Zink Knuckles Down
FARM REPORT by Gary Jacobs
Zink Knuckles Down
AUG. 16, 2006 | PAWTUCKET -- Red Sox Nation knows all about the knuckleball.
Tim Wakefield, the Red Sox stalwart hurler who for the last 11 seasons has filled every role the Sox have needed – starter, reliever, even a harrowing stint as closer – has brought the knuckleball to the forefront. Not since Eddie Cicotte – who was traded from the Red Sox in 1912 (and would go on to play a central role in the Chicago Black Sox scandal, getting banned for life from baseball in 1919) - has a member of the Red Sox thrown the knuckler with any regularity.
That might change, and soon. Enter Charlie Zink.
This year, except for a few spot appearances in Portland, he’s spent most of his time in Triple-A Pawtucket. In 12 appearances since last being called back up, Zink is 6-1, with a 2.98 ERA. More importantly to the needs of the Big Club, Zink is averaging six innings per start – the kind of durability that Boston and its beleaguered bullpen requires. Zink, 25, started off as a more conventional pitcher, with a fastball that hit 92-93, and a serviceable curve. He’s a graduate of the Savannah College of Art and Design, where he was coached by Luis Tiant.
Did Tiant encourage the knuckler?
“No no no,” said Zink with a laugh. “I never had it in college. It was all fastball, curveball, change.”
He developed his knuckler as a first-year pro in Sarasota. “I had always messed around with it, playing catch. I happened to throw it with Goose Gregson, our [roving] pitching coordinator. He saw me hit our trainer in the face and split his eye open. That was it. I turned into a knuckleballer from there.”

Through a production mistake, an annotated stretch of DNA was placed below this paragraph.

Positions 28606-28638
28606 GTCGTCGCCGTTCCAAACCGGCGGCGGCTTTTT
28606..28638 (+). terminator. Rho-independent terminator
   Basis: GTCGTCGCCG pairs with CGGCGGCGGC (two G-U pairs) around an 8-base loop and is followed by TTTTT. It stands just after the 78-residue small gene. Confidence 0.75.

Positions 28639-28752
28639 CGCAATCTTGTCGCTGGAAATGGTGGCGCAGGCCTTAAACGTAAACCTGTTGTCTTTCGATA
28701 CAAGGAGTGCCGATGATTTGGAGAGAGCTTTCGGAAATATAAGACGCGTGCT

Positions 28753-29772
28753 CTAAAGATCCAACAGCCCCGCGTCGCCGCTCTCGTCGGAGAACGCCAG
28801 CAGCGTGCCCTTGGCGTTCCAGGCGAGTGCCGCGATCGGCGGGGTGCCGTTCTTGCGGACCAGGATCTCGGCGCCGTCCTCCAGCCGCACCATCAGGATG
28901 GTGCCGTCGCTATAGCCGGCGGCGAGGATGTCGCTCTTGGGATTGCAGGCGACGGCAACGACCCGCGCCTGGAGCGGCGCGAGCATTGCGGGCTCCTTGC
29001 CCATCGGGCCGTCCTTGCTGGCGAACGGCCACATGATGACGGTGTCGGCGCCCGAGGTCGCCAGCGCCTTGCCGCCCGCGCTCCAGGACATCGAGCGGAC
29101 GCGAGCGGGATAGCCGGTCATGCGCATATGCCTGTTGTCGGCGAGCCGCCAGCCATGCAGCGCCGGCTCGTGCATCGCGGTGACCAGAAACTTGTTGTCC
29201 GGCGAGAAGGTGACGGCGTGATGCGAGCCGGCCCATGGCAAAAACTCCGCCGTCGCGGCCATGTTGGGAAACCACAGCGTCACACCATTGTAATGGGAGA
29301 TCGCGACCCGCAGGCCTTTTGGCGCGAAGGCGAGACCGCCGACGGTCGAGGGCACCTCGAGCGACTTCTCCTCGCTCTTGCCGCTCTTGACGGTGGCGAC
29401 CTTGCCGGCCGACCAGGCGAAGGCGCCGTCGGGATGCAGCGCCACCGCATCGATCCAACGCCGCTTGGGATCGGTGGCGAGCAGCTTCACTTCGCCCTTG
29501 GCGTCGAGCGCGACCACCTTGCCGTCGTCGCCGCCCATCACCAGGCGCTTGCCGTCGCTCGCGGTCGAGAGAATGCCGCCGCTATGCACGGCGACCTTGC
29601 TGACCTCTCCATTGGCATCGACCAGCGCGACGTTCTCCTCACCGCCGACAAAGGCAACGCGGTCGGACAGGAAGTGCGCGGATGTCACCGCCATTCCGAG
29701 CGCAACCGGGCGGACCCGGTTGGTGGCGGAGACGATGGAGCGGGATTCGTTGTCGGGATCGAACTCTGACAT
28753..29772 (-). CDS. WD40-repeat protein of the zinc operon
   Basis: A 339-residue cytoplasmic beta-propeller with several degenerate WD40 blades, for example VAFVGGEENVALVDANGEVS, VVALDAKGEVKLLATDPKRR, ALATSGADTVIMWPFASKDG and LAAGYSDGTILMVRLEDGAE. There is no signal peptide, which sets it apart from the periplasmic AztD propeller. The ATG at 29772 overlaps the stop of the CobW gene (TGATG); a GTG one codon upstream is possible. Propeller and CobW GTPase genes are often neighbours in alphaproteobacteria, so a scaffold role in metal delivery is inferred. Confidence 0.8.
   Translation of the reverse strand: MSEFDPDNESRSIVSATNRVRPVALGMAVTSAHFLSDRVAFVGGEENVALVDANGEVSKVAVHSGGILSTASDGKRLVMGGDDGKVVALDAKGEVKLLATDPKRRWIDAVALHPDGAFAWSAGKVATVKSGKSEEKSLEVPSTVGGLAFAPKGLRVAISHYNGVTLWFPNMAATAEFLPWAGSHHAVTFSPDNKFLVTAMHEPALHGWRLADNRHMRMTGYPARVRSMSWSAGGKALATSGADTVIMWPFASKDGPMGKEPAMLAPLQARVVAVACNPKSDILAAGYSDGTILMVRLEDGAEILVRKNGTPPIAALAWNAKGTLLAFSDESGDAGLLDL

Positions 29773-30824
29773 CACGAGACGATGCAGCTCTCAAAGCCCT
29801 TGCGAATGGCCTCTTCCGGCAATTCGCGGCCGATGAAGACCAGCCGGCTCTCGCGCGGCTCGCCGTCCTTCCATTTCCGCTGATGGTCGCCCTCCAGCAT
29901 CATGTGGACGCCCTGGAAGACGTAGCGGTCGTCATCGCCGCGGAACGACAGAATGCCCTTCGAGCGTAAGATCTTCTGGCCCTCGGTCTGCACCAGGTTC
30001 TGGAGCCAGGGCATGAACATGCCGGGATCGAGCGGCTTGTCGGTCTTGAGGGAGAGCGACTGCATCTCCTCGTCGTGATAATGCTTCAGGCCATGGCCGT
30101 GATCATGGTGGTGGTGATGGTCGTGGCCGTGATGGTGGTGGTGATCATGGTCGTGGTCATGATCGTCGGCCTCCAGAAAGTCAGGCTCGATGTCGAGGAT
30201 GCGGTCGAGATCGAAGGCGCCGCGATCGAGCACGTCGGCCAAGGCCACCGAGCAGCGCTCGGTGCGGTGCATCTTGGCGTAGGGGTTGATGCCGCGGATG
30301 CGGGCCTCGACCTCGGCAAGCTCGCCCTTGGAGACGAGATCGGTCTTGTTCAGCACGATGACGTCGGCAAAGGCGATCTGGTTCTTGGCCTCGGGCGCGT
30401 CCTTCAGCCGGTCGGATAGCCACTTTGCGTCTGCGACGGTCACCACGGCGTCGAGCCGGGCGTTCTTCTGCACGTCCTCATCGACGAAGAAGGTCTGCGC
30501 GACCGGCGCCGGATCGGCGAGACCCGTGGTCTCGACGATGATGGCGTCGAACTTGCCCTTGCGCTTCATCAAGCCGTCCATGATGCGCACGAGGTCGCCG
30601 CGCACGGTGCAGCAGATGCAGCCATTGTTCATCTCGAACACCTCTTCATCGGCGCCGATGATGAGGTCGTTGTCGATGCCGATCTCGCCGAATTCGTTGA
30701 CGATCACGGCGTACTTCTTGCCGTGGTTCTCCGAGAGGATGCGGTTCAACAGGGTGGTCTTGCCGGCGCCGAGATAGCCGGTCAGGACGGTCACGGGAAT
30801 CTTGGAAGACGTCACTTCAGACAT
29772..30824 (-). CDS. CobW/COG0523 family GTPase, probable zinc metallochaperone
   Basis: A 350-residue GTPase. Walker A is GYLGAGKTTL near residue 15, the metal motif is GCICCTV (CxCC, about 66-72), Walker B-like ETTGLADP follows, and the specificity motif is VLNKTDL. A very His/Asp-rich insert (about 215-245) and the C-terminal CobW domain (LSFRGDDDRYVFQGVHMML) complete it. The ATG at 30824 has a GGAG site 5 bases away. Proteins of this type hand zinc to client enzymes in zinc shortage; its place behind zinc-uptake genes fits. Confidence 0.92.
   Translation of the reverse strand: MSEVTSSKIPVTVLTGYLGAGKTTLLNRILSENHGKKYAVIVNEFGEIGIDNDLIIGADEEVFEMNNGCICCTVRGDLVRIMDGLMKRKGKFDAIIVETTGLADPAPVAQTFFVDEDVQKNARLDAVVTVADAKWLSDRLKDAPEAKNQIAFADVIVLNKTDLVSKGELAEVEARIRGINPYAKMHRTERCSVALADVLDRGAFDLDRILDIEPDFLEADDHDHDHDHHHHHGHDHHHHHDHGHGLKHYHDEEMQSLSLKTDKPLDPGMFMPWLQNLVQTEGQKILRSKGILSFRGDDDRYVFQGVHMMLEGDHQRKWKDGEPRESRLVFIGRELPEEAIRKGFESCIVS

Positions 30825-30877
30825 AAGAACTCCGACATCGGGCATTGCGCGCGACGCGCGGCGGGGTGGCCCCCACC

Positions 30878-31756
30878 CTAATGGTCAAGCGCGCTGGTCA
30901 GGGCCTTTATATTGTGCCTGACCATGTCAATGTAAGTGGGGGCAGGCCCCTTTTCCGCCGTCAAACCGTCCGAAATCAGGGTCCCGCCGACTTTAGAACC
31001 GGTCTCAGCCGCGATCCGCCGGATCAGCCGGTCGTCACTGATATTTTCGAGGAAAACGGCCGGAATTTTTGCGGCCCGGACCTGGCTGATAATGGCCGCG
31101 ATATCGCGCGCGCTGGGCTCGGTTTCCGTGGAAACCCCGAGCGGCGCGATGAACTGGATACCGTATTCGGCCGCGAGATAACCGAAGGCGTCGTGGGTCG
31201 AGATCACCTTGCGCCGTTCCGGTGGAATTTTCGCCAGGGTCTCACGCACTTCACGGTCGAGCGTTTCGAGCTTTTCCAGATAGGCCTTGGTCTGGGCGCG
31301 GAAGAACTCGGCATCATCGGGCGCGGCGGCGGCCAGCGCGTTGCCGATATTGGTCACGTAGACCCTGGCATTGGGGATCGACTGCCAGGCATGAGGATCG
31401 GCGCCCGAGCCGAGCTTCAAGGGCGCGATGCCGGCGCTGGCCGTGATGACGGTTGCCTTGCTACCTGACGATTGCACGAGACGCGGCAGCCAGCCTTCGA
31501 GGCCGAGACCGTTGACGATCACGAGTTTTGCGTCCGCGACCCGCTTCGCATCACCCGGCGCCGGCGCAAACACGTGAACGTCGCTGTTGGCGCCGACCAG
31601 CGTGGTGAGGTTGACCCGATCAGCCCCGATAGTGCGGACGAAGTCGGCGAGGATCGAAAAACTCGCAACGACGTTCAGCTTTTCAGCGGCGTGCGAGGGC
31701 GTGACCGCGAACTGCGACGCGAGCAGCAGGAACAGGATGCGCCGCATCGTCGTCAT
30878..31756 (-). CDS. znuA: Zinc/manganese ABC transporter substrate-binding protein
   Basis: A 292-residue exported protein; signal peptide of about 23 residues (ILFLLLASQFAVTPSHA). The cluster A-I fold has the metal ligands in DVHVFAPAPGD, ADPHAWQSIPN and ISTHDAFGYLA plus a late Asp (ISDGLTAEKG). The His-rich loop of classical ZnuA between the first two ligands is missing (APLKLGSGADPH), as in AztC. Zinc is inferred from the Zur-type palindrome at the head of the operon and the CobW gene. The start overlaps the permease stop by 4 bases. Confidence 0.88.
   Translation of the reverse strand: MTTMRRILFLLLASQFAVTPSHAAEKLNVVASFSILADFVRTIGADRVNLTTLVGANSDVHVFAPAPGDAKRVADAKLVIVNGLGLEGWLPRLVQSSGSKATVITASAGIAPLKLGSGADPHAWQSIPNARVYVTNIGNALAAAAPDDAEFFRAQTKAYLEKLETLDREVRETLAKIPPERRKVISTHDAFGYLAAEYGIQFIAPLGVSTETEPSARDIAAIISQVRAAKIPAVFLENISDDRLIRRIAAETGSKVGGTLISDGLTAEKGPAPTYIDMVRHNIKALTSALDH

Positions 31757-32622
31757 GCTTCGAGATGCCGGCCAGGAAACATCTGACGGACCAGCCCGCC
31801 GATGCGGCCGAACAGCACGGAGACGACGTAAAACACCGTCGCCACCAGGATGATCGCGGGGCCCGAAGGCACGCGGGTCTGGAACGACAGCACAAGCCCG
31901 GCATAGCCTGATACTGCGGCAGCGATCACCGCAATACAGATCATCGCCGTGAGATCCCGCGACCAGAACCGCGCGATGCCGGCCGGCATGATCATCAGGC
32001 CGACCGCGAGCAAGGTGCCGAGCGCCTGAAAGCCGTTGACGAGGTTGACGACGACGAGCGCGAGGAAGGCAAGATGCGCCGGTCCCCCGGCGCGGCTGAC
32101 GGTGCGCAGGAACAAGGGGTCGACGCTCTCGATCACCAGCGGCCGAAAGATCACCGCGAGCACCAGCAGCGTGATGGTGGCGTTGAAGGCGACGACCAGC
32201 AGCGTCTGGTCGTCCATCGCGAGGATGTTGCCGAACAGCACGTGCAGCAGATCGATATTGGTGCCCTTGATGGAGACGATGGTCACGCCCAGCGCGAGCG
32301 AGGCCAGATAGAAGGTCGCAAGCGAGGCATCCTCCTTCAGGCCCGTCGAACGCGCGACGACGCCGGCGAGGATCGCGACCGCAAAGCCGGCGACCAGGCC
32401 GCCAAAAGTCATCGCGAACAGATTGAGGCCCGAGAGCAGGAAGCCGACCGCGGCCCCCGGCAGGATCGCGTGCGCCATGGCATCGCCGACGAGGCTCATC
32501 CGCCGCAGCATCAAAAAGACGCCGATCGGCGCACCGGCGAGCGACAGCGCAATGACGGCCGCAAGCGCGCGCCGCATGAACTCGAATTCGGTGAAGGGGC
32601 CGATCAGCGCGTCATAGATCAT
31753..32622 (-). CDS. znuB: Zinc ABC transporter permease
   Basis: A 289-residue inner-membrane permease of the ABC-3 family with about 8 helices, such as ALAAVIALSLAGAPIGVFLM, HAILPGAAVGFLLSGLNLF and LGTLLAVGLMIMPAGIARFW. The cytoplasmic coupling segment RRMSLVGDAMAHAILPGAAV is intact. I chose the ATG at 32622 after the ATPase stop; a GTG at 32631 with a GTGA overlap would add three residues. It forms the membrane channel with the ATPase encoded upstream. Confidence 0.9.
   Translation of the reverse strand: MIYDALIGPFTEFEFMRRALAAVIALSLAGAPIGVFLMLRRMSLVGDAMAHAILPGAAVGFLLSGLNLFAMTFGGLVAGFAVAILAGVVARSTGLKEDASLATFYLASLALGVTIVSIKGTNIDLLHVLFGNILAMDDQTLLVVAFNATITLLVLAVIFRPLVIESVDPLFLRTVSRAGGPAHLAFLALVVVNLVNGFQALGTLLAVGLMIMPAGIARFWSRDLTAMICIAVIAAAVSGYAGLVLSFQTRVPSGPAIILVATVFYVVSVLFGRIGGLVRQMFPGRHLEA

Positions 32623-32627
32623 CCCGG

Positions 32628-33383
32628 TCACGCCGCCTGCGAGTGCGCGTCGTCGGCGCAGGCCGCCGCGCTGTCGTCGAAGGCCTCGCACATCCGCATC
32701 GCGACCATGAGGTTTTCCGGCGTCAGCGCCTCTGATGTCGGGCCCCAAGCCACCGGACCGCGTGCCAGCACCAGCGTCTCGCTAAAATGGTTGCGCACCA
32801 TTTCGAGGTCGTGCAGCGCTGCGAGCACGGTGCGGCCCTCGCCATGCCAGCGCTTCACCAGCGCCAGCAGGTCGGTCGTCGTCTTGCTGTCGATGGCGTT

The transition was not without its rough patches. Zink had trouble maintaining a consistent delivery and his progress through the organization slowed. He spent parts of the 2002, 2003, and 2004 seasons in single-A Sarasota. Only in 2006 has it all come together for Zink.
Though he himself was not particularly pleased with his most recent start this past August 14 against the Buffalo Bisons (“It was real humid – and my hand kept getting moist [interfering with his knuckler]; I couldn’t keep it dry”), it was nonetheless typical of many of his outings – low-scoring, reasonably efficient notwithstanding his difficulties (6.2ip, 3er, 99 pitches), and weighted more towards grounders than flies. The vacuum cleaner that is the Red Sox infield should be a perfect fit for the personable right-hander.
Of course, when you’re talking about the knuckleball, there are some down sides, and Zink’s is no exception. He has walked more men this year (47) than he’s struck out (41); and at times, especially when the wind is blowing, it’s tough to know exactly where his dancing, fluttering, maddening knuckleball will end up.
But with the pitching nightmares that the Red Sox have been enduring, it’s a safe bet that Zink will end up in the bullpen at Fenway before too long.
Gary can be reached at email@example.com.